The Fighting Captain


Alan Burn - 1993
    Without the convoys no supplies; without supplies certainly no Second Front. Captain Frederic Walker RN devised and employed tactics which were the only sure means of combating and ultimately defeating the U-boat Wolf packs, but it was only when the Lords of the Admiralty came to employ these tactics that the U-boats were finally defeated.No one did more to regain control of the North Atlantic than Captain Walker. His relentless battle with the U-boat Wolf packs, amounting almost to a personal duel with Admiral Donitz, is an epic saga which has long deserved a larger page in the story of our nation's history, though he did achieve the rare distinction of winning the DSO and three bars. Alan Burn, who served under Walker, brilliantly recaptures the feeling of those dramatic days - the sheer bloody hell of the Atlantic weather, the ever-present menace of the lurking U-boats, but above all the quite remarkable and indomitable spirit which Walker managed to inspire in all who served in the ships under his command. Not only the citizens of Liverpool, where Walker is still revered as a local hero, but all who hold freedom dear will appreciate this well-merited tribute to a largely unsung hero who did as much as any man to preserve that freedom.

Island Victory: The Battle of Kwajalein Atoll


S.L.A. Marshall - 1982
     This was the first time the Americans had penetrated the “outer ring” of the Japanese Pacific sphere. From now until the end of the war the combined forces of the Navy, Marine Corps and Army would island hop their way to the Japanese mainland. Yet, the Battle of Kwajalein Atoll, particularly on the island of Roi-Namur where there were only 51 survivors of the original 3,500 garrison left, gave the Americans an insight into the fierce resistance that the Japanese would put up over the remaining months of the war. Drawn directly from the testimonies of several hundred infantrymen, Island Victory provides insight into what it was like to feel the heat of battle on the beaches of those Pacific islands. "Written accounts of war simply do not get any closer to the actions and feelings of those [who] were there. Island Victory is a highly recommended, 'must read' book." — The Midwest Book Review "The real value of Island Victory lies in the unadorned words of these soldiers, recorded so openly and methodically by Marshall after the battle. . . . The Kwajalein victors interviewed so painstakingly by Sam Marshall provide a priceless candor and authenticity, the emotional testimonies of young men still flushed with adrenalin, guilt, and relief." — Joseph H. Alexander, Journal of Military History S. L. A. Marshall was a chief U.S. Army combat historian during World War II and the Korean War. He had served on the border with Mexico during the Pancho Villa Expedition before serving in France during World War I. He wrote over thirty books about warfare. Island Victory was first published in 1944. Marshall passed away in 1977.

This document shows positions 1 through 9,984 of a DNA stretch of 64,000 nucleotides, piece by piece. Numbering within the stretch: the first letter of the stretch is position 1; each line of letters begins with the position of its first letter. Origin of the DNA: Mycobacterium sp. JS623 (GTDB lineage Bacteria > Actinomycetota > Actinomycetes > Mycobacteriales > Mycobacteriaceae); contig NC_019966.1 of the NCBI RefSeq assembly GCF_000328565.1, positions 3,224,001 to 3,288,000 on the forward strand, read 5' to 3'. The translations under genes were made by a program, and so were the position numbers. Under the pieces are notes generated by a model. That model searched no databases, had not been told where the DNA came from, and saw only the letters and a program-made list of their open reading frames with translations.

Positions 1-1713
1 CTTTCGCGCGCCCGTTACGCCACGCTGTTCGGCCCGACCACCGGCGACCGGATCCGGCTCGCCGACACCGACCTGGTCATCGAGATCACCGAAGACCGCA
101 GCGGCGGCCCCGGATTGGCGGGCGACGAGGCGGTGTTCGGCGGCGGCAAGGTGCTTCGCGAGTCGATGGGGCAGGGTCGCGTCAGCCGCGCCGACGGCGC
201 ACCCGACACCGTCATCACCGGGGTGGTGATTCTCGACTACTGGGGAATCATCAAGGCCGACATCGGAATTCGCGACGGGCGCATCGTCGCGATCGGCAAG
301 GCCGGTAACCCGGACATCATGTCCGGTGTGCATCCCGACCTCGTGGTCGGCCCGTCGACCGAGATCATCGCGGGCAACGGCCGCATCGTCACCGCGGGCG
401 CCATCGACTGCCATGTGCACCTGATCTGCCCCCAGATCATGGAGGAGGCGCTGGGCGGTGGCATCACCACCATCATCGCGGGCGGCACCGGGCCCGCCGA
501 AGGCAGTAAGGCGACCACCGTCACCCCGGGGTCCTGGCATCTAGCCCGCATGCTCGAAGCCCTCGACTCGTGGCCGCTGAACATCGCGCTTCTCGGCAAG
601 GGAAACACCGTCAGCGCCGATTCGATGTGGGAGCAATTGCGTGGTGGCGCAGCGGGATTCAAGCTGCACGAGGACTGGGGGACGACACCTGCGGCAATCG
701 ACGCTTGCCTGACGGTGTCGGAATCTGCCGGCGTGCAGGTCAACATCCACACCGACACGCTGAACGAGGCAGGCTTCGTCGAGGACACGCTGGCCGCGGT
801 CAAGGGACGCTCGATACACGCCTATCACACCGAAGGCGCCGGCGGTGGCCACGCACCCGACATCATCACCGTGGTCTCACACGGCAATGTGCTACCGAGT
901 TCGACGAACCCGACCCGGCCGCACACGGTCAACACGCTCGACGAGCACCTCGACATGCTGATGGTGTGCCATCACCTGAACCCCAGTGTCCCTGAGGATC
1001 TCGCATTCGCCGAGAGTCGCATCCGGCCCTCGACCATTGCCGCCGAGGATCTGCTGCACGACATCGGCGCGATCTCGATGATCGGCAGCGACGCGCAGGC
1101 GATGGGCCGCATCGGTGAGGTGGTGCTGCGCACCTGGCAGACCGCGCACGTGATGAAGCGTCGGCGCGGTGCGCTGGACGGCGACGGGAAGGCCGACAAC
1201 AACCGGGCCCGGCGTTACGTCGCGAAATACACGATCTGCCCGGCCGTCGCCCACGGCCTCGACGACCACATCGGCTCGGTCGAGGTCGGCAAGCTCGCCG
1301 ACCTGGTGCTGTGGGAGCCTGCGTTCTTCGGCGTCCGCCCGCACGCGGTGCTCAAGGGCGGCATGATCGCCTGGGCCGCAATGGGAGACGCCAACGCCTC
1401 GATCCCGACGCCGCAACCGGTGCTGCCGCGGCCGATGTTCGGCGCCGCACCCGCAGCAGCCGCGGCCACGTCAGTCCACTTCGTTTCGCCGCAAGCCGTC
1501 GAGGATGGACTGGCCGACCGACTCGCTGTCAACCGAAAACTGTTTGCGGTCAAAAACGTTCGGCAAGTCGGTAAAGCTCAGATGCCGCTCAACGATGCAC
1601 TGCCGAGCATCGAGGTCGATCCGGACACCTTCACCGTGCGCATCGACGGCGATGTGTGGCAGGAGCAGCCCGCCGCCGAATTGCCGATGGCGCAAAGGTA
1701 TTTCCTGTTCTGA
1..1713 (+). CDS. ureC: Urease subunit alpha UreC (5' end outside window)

Night Action


Alan Evans - 1990
    Lieutenant David Brent and his crew are waiting on a torpedo boat – fast, agile and terribly vulnerable.They are the sole members of a Commando raiding party, poised to charge ashore on a carefully orchestrated rescue mission. Little do they know that Hell is about to break loose…The near-suicidal mission has been ordered at the very highest level of government. Now, engines idling, alert for the tell-tale sounds of patrolling E-boats, they can only pray to come out of this alive… A nerve-shredding war thriller that crackles with intensity, perfect for fans of Anthony Trew, Douglas Reeman and Philip McCutchan.

The Fighting 30th Division: They Called Them Roosevelt's SS


Martin King - 2015